Q9: Can employees promote their religion or belief at work?

A9: Proselytising will not be allowed if in doing so they are harassing other employees, customers or service users. For example, if an employee makes it clear to another colleague that she is not comfortable carrying on with a discussion about Christianity’s perspective on abortion or same sex marriage and the other colleague does not stop the unwanted conduct, this may amount to harassment under the Equality Act 2010.

Q10: What about employee discussions about religion and sexuality on social media like Facebook?

Q10: In Smith v Trafford Housing Trust [2012], the High Court had to consider whether a Christian employee who had made comments about gay marriage on Facebook had committed misconduct. The employee posted a link on his Facebook wall to a BBC news article, 'Gay church 'marriages' set to get the go-ahead', adding the following comment of his own: 'an equality too far.' A colleague posted a comment on his Facebook wall, 'Does this mean you don't approve?'.

The employee replied saying 'marriage is for men and women if the state wants to offer civil marriage to same sex then that is up to the state but the state shouldn't impose its rules on places of faith and conscience.' The comments about gay marriage in church appeared among miscellaneous entries about sport, food, motorcycles and cars.

The court held that the employee was entitled to express his views about gay marriage on Facebook and that doing so did not constitute misconduct. It was clear from the employee's Facebook page that he was not using the medium for work-related purposes, despite the fact that many of his Facebook friends were colleagues. The court acknowledged that 'diversity' is a concept which, by its very nature, may involve differences of opinion which cannot be reconciled and, in some cases, cause upset and offence.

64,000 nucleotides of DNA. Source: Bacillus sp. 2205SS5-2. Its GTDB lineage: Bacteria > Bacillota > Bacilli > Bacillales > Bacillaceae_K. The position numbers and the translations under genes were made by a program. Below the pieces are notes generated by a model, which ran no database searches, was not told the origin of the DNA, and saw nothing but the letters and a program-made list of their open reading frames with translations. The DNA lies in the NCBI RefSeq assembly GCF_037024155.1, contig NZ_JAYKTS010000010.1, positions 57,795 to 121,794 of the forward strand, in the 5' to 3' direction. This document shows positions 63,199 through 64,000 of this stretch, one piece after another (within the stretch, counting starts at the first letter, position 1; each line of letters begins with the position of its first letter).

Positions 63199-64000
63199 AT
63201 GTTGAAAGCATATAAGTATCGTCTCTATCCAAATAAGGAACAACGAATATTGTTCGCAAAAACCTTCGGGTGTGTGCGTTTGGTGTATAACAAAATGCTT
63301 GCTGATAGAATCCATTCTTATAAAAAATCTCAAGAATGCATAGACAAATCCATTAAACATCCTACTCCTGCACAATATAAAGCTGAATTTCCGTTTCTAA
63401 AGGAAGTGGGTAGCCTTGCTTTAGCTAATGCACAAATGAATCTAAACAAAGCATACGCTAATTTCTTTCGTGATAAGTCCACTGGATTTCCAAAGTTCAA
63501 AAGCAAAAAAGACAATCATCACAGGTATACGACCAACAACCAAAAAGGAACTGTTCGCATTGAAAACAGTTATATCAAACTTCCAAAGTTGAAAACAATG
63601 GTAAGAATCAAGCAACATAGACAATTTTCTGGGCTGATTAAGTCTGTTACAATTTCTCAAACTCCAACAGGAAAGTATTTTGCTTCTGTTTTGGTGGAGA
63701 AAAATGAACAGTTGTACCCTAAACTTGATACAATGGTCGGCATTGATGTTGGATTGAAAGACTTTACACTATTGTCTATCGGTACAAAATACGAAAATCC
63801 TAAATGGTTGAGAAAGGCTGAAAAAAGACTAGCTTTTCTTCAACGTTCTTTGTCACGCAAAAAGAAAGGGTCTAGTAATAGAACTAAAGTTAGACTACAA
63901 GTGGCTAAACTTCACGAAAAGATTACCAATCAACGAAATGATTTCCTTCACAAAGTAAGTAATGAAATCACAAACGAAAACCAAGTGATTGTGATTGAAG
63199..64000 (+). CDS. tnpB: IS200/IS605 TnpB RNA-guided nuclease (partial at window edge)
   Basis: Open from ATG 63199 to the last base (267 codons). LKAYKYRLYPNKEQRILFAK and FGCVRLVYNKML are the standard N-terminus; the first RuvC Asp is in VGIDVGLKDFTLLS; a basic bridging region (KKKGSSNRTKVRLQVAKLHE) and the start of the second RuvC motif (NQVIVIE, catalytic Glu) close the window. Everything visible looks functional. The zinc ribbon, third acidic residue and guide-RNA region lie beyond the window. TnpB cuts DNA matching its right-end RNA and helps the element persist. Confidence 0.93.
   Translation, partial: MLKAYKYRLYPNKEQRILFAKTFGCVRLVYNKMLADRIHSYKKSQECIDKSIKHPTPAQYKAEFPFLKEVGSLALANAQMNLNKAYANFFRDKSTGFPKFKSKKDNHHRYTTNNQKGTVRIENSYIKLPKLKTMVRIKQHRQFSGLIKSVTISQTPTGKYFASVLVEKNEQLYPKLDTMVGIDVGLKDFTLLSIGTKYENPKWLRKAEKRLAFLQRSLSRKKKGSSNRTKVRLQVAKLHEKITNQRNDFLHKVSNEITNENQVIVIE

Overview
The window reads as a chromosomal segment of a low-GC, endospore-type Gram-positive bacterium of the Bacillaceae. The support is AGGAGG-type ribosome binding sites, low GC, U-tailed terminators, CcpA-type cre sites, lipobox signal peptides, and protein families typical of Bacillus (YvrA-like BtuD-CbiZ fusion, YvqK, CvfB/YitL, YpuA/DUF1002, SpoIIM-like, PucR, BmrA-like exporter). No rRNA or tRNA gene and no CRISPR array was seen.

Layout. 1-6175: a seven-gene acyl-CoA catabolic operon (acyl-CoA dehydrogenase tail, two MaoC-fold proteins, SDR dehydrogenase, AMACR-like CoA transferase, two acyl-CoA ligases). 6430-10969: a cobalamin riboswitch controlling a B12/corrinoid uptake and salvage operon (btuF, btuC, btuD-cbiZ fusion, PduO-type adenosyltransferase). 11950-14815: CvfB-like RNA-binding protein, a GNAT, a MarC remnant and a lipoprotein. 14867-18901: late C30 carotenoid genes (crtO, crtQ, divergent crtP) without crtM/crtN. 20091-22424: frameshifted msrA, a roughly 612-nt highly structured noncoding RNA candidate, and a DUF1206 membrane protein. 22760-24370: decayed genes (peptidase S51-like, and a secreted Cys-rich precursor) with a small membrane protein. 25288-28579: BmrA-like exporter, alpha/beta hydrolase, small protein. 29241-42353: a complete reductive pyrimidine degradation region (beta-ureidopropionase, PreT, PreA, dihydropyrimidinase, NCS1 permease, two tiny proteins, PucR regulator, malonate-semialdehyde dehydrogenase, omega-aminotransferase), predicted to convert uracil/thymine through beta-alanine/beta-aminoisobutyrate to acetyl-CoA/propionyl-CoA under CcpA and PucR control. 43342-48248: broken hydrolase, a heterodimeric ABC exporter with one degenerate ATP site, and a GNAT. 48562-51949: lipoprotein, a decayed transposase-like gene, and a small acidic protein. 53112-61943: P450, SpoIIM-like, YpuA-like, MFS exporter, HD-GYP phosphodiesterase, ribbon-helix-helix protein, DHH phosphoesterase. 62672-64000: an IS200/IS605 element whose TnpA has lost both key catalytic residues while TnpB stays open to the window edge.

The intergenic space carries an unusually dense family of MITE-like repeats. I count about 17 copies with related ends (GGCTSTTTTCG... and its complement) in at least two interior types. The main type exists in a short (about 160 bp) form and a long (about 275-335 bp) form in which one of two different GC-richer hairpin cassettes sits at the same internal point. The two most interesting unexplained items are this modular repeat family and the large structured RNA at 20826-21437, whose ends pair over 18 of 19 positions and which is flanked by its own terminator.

Although the High Court held that the Facebook page was considered a personal page and not related to work, there have been tribunal cases where it was held that employees should not have any expectation of privacy with their Facebook profile. As an employer, you are entitled to take disciplinary action if an employee posts genuinely judgmental, disrespectful and offensive Facebook comments which identifies them as working for your business. However, beware that an over-zealous reaction to a moderate expression of opinion made on a personal Facebook page may lead to legal action by the employee.

For further information about religion or belief in the workplace visit the Equality and Human Right Commission website.